It has been suggested through Watson´s 5 fundamental assumptions that “learning arose from the association between an external stimulus and a behavioural response.” This could be seen through the studies of Pavlov. Pavlov produced a theory called classical conditioning. He demonstrated that dogs instinctively salivate in reaction to food. Pavlov then discovered that if another stimulus was combined with the food, that the dogs would eventually salivate to the other stimulus (in this case it was the sound of a bell). Eventually Pavlov found that the dogs would salivate to the sound of a bell even if there was no food present.
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This highlights Watson´s view that there is an association between an external stimulus and a behavioural response, with the bells being the external stimulus and the salivation being the dog´s response. This shows that if you give the dogs something that they want, you will in turn get a return from them. It has been suggested that all behaviour learned by animals and humans is learned in the same ways.
The same formula was therefore used during systematic training when the workforce underwent systematic training (external stimulus), that the organisations would in turn gain an increase in production levels (behavioural response).
Another study, which highlights the relationship between an external stimulus and a behavioural response, was demonstrated by Skinner. The theory that he developed was called operant conditioning. Skinner wanted to show the effects of rewards and punishment on learning. Skinner´s experiment involved rats learning to pull a lever and then being rewarded with a pellet of food. He then wanted to see the response when the reward was the prevention of something painful. In this experiment Skinner would use light as the stimulus and the when the rat saw the light it would jump off the box it was on to prevent itself from getting an electric shock. The rat learned that not to pull the lever or it would receive an electric shock and so the stimulus – response bond was broken. This is known as negative reinforcement. This could also be seen in systematic training where the workforce learned if they worked in a certain way they will be rewarded and if they don´t work well, they will be punished.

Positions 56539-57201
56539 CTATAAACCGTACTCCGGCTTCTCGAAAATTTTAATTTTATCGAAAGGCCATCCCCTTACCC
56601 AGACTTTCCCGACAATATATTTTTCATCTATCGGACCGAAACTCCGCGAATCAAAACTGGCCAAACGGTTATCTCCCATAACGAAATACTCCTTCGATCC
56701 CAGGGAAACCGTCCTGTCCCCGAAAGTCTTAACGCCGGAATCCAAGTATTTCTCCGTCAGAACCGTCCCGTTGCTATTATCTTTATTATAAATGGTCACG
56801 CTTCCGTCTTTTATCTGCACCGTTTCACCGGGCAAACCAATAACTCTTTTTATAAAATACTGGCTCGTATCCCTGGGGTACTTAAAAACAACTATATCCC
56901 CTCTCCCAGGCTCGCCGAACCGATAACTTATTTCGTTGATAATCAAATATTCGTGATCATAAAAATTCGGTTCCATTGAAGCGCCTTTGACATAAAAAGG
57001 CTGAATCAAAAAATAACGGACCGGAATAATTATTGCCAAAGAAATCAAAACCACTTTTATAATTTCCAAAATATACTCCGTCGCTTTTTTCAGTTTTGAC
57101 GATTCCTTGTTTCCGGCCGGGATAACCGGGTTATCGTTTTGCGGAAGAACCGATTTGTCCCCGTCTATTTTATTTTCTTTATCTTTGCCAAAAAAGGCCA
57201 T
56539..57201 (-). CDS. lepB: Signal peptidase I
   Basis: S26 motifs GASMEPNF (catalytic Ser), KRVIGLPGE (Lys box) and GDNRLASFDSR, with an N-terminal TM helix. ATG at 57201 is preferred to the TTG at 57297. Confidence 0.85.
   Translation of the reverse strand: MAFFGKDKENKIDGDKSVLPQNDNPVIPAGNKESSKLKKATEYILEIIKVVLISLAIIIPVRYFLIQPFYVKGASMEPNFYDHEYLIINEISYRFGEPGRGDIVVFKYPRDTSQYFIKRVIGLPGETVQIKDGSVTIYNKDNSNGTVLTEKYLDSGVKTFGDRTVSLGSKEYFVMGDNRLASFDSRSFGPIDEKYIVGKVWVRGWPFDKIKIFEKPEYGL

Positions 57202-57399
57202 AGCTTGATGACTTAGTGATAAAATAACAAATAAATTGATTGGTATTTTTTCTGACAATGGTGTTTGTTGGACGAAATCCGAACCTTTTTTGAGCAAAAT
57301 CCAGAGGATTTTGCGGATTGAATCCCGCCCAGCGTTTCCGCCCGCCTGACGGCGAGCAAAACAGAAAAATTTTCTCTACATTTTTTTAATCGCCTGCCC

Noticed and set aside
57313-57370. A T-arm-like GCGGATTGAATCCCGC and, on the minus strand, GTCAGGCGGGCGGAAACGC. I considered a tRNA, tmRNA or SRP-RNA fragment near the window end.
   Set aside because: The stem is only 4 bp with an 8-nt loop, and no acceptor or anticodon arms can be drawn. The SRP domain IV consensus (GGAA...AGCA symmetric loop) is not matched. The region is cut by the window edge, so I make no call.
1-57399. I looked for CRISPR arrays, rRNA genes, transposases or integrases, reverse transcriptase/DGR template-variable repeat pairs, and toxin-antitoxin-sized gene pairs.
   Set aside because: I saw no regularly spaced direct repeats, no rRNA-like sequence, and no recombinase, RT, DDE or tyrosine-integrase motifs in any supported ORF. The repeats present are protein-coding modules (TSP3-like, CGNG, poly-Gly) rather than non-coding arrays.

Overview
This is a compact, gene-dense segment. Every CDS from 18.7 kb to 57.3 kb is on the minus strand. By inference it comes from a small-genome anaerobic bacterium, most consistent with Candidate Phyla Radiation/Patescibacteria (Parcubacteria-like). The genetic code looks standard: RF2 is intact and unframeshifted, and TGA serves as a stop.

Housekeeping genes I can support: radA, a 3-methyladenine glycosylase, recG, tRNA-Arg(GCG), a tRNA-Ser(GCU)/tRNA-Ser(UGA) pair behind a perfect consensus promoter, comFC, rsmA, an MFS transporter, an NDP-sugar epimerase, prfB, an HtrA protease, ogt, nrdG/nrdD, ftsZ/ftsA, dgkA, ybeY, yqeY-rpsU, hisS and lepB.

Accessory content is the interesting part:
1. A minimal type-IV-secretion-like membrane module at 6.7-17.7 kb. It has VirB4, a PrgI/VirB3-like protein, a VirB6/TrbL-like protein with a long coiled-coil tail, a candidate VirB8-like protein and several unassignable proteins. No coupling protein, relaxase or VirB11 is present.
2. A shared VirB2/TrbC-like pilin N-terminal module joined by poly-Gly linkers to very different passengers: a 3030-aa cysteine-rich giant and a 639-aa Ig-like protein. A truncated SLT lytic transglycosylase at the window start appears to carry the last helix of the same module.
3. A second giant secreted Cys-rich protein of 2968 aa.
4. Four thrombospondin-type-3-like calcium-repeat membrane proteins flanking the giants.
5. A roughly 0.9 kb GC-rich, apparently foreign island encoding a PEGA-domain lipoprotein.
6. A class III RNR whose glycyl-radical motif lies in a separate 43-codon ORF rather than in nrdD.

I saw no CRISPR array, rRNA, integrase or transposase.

And so systematic training had been undertaken and the workforce had been conditioned to work in a certain manner around the workplace. The workforce understood that if they worked hard, they would in turn be rewarded occasionally, however if the rewards did not come then there would be many workers who would become increasingly frustrated as the stimulus-response bond would be broken.
As can be seen in Pedler´s model, a major problem arose within the workforce as a result of systematic training. The problem, which arose, was that the behaviourist approach, which was adopted during systematic training, seemed to almost stop the workforces thinking for themselves. The behaviourist approach did not give the workforce an insight into the purpose of their tasks and if they came up against a problem, they were unable to sort the problem they would go through a trial and error process, which is very time consuming and often very frustrating. There was a need to address these problems within the workforce. The approach taken to address this problem was the introduction of the cognitive learning theory.